[Skip to Navigation]
September 1995

Is Cutaneous T-Cell Lymphoma Curable?

Author Affiliations

Boston University Medical Center The Skin Oncology Program 720 Harrison Ave Boston, MA 02118-2393; Boston

Arch Dermatol. 1995;131(9):1081-1082. doi:10.1001/archderm.1995.01690210113022

PHYSICIANS TREATING patients with cutaneous T-cell lymphoma (CTCL), an uncommon but potentially devastating tumor, face a major challenge in defining goals of treatment. A basic and fundamental question is can patients with CTCL be cured? The word cure, commonly used but poorly understood, has critical implications for patients and physicians alike. For the patient, prospects of cure affect emotional well-being, not to mention virtually all future life decisions. For the physician, concepts of cure shape and guide treatment strategies, ie, aggressive treatment with attendant side effects are justifiable when treating a curable entity, whereas conservative therapy (or even no treatment) may suffice for incurable ones.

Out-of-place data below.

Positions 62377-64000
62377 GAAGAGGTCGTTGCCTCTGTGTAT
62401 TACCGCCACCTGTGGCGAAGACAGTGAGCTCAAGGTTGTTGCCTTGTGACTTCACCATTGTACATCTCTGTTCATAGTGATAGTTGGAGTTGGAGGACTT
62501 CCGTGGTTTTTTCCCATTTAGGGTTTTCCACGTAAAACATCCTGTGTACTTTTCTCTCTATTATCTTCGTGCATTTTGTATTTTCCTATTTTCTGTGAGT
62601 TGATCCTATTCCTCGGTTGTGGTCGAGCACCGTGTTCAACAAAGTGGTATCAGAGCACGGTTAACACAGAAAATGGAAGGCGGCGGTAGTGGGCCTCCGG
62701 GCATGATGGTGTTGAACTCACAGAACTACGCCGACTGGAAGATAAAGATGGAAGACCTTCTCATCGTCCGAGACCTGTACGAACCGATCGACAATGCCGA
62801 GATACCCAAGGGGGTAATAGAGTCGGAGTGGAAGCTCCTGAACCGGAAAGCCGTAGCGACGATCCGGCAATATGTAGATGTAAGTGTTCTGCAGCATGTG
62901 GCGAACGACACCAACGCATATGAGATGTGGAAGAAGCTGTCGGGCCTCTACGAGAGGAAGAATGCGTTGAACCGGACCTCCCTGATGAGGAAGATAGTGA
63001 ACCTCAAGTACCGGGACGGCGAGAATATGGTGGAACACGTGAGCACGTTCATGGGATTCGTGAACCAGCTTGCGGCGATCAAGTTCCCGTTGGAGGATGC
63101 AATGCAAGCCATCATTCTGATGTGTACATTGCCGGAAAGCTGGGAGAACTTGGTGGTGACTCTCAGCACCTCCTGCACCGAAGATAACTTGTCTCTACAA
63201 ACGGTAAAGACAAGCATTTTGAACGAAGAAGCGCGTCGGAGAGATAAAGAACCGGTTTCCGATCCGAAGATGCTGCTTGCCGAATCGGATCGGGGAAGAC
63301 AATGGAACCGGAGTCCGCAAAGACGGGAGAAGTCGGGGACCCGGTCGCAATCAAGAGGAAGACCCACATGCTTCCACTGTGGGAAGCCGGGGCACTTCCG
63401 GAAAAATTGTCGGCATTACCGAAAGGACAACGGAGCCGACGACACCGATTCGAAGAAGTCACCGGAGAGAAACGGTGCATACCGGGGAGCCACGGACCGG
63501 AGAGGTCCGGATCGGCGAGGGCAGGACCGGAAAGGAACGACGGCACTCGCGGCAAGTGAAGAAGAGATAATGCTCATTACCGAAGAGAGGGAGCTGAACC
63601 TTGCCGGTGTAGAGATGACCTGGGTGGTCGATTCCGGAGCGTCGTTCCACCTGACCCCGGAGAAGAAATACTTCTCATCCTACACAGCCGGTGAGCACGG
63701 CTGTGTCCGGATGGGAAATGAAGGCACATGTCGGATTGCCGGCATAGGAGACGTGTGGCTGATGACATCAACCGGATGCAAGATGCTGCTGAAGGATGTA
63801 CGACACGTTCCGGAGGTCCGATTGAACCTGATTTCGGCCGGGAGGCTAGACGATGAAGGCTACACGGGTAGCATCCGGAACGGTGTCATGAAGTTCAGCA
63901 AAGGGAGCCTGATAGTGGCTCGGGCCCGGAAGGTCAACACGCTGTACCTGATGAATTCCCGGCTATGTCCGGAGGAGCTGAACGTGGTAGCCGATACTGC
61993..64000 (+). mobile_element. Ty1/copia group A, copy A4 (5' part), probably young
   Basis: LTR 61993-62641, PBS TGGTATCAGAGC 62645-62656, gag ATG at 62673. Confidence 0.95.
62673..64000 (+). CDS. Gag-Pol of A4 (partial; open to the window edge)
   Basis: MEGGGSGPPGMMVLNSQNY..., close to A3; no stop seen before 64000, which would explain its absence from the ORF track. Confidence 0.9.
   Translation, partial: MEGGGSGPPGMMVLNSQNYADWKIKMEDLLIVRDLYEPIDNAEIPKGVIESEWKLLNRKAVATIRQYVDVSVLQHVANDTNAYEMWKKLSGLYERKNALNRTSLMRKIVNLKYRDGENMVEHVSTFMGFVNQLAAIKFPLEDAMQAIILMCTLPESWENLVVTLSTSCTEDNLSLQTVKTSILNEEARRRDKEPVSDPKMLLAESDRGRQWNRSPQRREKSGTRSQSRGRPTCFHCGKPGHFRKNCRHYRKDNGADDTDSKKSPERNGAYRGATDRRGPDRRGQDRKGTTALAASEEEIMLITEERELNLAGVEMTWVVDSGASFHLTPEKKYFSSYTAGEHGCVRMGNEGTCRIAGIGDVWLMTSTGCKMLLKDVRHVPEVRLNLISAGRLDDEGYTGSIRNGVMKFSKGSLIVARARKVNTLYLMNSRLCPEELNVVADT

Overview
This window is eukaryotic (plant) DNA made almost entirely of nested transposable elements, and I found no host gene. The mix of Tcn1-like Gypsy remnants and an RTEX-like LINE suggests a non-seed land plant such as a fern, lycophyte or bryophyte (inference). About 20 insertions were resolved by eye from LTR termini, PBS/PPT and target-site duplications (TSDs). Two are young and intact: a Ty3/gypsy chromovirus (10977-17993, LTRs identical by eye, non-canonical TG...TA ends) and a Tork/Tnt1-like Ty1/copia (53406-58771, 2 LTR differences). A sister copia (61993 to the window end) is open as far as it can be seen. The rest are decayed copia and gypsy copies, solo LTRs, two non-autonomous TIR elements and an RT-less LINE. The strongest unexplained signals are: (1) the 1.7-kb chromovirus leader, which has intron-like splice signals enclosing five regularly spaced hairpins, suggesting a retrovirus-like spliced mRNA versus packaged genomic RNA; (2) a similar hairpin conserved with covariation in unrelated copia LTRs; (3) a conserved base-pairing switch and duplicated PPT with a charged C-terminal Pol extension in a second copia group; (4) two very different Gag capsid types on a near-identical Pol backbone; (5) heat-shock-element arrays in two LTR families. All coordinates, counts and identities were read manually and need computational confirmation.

So what exactly is cure? The New World Dictionary of American English1 defines cure as ''to restore the health or sound condition, to make well, to heal''—what patients would consider as complete and permanent eradication of disease. Physicians should not equate complete remission, no evidence

Add or change institution